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US Presidential Race Shifts to New Hampshire

  • Ken Bredemeier

Republican presidential candidate, Ohio Gov. John Kasich speaks during a campaign stop, Feb. 2, 2016, in Newbury, New Hampshire.

Republican presidential candidate, Ohio Gov. John Kasich speaks during a campaign stop, Feb. 2, 2016, in Newbury, New Hampshire.

The 2016 U.S. presidential campaign quickly moved Tuesday to the northeastern state of New Hampshire, a day after a conservative firebrand, Texas Senator Ted Cruz, won the Republican caucus vote in Iowa and former Secretary of State Hillary Clinton barely edged Vermont's Democratic socialist senator, Bernie Sanders, in the Democratic contest.

Cruz parlayed strong support from Iowa's Christian evangelicals and a superior election-day organization to defeat flamboyant real estate mogul Donald Trump, who was facing voters for the first time after leading pre-election surveys for months.

New Hampshire's primary elections are set for next Tuesday. While the small state is rural, like much of Iowa, analysts say its Republican electorate is much less religious than the group of voters that helped give Cruz a 28-to-24 percent margin over the billionaire Trump in Iowa. Another conservative, Florida Senator Marco Rubio, finished a close third with 23 percent.

The pre-election voter surveys in New Hampshire show Trump with a commanding lead over other Republican challengers, but the polling was conducted before Iowa Republicans dented his claim that he only wins.

Surveys of Democratic voters in New Hampshire show Sanders, who represents adjoining Vermont in the Senate, with a wide lead over Clinton, the country's top diplomat from 2009 to 2013. But she told CNN Tuesday, "I feel good about my prospects" in New Hampshire and that she is looking forward to political forums with Sanders on both Wednesday and Thursday to showcase their differences.

Republican presidential candidate, former Florida Gov. Jeb Bush addresses guests during a campaign stop in Manchester, N.H., Feb. 1, 2016.

Republican presidential candidate, former Florida Gov. Jeb Bush addresses guests during a campaign stop in Manchester, N.H., Feb. 1, 2016.

Republican hopefuls

Several Republican candidates, all calling themselves conservatives but minus some of the harsher rhetoric employed by Cruz, are looking to New Hampshire to revive their campaigns after poor showings in the farm state of Iowa.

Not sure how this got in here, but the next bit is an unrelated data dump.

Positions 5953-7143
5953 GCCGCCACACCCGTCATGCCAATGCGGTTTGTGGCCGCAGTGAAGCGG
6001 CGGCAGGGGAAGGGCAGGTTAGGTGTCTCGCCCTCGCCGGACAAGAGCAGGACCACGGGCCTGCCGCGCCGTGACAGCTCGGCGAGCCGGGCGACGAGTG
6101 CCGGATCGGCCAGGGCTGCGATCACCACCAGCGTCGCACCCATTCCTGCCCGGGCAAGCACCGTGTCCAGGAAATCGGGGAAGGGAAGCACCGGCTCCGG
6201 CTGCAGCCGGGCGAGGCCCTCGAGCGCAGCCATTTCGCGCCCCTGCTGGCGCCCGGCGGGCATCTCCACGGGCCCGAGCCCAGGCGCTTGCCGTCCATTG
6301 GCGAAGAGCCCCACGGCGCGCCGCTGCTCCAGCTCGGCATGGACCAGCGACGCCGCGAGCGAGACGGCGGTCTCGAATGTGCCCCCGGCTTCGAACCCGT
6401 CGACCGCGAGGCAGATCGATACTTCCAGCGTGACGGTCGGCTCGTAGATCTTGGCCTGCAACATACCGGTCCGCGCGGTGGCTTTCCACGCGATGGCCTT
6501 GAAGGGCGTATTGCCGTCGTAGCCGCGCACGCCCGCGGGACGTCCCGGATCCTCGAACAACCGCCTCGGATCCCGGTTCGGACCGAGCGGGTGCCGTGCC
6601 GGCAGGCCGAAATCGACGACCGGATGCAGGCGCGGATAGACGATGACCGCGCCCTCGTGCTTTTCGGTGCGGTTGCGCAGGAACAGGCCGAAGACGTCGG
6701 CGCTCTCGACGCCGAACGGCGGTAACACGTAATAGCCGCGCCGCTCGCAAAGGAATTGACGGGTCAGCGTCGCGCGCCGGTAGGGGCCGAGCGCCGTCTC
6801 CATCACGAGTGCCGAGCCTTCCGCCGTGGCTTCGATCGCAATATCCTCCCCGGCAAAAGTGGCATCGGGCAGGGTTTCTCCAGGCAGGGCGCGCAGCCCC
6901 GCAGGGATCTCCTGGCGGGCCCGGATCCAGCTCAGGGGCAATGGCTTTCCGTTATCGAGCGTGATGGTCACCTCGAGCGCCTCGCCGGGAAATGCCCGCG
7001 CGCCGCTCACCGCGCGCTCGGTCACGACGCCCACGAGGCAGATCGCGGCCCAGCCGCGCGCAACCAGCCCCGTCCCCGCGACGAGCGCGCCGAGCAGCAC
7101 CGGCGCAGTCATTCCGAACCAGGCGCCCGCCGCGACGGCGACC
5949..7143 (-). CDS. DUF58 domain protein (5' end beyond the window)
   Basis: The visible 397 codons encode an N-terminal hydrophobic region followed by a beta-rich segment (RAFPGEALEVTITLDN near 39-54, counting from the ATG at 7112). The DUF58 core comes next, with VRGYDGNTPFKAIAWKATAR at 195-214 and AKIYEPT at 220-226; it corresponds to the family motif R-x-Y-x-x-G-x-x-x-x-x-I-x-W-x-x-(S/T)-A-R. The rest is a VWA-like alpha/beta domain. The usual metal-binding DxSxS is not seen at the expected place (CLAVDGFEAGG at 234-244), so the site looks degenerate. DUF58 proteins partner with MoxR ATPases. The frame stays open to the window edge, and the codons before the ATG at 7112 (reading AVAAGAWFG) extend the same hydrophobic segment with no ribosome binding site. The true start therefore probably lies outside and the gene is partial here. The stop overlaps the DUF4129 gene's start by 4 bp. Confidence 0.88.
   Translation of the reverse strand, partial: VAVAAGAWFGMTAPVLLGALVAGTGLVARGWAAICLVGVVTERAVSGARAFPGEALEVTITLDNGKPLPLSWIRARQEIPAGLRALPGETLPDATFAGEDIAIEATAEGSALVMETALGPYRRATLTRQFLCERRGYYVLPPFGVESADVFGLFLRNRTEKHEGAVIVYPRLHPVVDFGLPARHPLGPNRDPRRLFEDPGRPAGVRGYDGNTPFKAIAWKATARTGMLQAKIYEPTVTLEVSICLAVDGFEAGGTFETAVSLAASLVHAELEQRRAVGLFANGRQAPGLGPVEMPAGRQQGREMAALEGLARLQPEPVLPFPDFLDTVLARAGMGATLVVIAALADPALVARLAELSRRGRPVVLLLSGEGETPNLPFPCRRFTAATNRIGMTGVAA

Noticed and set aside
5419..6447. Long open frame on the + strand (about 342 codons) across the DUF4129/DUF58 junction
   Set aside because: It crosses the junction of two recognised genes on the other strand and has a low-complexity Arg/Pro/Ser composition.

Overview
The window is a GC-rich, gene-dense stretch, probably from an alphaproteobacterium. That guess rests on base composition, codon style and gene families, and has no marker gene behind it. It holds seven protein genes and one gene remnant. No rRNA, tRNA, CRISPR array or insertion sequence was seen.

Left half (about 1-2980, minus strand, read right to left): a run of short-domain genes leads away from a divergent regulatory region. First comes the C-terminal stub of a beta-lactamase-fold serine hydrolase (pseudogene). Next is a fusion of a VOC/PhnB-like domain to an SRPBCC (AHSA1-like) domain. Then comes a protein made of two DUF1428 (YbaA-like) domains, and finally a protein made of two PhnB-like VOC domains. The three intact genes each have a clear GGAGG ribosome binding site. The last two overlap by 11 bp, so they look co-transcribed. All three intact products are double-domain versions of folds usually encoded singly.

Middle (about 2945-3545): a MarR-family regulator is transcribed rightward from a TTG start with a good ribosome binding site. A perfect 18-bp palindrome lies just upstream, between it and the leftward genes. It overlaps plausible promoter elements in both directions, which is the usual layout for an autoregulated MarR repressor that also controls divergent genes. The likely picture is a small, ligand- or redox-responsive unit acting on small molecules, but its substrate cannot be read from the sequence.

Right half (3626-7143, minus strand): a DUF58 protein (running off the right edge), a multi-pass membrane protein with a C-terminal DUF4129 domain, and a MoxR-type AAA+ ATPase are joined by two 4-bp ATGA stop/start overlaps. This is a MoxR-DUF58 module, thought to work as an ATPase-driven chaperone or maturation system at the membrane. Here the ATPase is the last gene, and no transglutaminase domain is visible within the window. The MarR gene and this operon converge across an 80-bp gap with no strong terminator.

Ohio Governor John Kasich, endorsed by The New York Times for the Republican nomination, has campaigned for weeks in New Hampshire and has pulled to second place behind Trump in some voter surveys in the state.

New Jersey Governor Chris Christie said at his New Hampshire headquarters that he intends to campaign hard in the state in the coming week and declared, "We can stop with the Donald Trump inevitability, because the guy who does nothing but win lost last night."

Former Florida Governor Jeb Bush, the son and brother of two U.S. presidents, has made numerous political stops in New Hampshire and is also looking to breathe new life into his well-funded, but stumbling campaign. He said New Hampshire voters often "reset" political expectations as the effect of the Iowa results fades into the past.

Rubio nearly overtook Trump for second place in Iowa and is viewed by some Republicans as the candidate with possibly the broadest voter appeal in the November national election against the eventual Democratic nominee.

A spokesman for Rubio, with a Cuban-American heritage like Cruz, dismissed the chances of Kasich, Christie and Bush, saying the contest has now boiled down to a three-way race among Cruz, Trump and Rubio.

Rubio wasted no time in attacking Cruz, alleging that Cruz's career is "one of calculation." The Florida senator said Cruz has "criticized (Trump's) New York values but has raised millions of dollars in New York City."

In past presidential elections, Republican conservative stalwarts who won in Iowa faded as the race moved to other states. But Cruz told CNN, "I believe we have the national campaign and infrastructure to capitalize."

Trump tweeted, "Because I was told I could not do well in Iowa, I spent very little there, a fraction of Cruz & Rubio. Came in a strong second. Great honor."

U.S. Democratic presidential candidate Bernie Sanders, with his wife Jane, addressess supporters from the bed of a pickup truck after arriving early morning in Bow, New Hampshire from Iowa Feb. 2, 2016.

U.S. Democratic presidential candidate Bernie Sanders, with his wife Jane, addressess supporters from the bed of a pickup truck after arriving early morning in Bow, New Hampshire from Iowa Feb. 2, 2016.

Democrats

In the Democratic race, Sanders greeted a large crowd of supporters from a flat bed truck at 5 a.m. as he arrived in New Hampshire after a flight from Iowa. He said after his virtual deadlock with Clinton in Iowa, his campaign is going to "astound the world again" in next week's voting.

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